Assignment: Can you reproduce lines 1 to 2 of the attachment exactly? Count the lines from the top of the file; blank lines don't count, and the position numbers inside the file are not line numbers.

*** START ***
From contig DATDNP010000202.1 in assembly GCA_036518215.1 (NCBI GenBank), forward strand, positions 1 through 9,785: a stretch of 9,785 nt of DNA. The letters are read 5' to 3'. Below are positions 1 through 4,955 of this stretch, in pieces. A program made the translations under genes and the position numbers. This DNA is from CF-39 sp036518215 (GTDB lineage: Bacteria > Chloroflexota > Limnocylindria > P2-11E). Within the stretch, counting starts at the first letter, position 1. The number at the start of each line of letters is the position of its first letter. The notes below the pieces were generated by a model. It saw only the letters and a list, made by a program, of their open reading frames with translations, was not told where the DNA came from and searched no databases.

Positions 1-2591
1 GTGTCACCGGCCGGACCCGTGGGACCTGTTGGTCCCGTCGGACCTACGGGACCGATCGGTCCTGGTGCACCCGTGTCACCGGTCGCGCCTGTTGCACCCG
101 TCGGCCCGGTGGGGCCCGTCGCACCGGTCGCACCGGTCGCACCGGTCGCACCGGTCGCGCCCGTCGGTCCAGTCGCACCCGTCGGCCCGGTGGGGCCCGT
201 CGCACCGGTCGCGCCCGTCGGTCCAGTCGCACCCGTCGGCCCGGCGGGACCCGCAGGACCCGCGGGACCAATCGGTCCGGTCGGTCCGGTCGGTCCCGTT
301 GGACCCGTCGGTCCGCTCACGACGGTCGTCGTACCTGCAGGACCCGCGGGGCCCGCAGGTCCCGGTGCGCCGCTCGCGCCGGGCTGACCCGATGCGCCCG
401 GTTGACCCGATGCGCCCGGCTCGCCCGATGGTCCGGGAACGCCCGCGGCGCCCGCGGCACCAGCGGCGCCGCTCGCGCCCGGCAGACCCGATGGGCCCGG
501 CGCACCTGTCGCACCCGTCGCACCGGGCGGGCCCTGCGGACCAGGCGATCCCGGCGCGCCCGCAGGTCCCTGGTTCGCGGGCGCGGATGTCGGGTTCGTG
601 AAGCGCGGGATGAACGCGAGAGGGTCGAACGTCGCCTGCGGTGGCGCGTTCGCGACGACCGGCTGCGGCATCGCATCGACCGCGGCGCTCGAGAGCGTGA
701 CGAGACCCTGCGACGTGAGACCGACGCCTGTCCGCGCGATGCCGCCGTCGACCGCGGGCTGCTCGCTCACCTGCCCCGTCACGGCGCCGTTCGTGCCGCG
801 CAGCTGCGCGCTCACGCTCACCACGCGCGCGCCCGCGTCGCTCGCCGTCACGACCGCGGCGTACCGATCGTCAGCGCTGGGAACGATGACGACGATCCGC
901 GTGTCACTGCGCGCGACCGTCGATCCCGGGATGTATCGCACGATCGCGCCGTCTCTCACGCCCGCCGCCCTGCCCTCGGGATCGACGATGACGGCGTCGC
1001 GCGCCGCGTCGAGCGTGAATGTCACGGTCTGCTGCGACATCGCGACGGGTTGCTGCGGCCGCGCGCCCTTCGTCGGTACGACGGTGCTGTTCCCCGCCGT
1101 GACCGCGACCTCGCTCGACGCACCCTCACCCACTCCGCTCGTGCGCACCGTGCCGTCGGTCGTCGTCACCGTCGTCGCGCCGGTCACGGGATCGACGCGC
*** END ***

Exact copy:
From contig DATDNP010000202.1 in assembly GCA_036518215.1 (NCBI GenBank), forward strand, positions 1 through 9,785: a stretch of 9,785 nt of DNA. The letters are read 5' to 3'. Below are positions 1 through 4,955 of this stretch, in pieces. A program made the translations under genes and the position numbers. This DNA is from CF-39 sp036518215 (GTDB lineage: Bacteria > Chloroflexota > Limnocylindria > P2-11E). Within the stretch, counting starts at the first letter, position 1. The number at the start of each line of letters is the position of its first letter. The notes below the pieces were generated by a model. It saw only the letters and a list, made by a program, of their open reading frames with translations, was not told where the DNA came from and searched no databases.

Positions 1-2591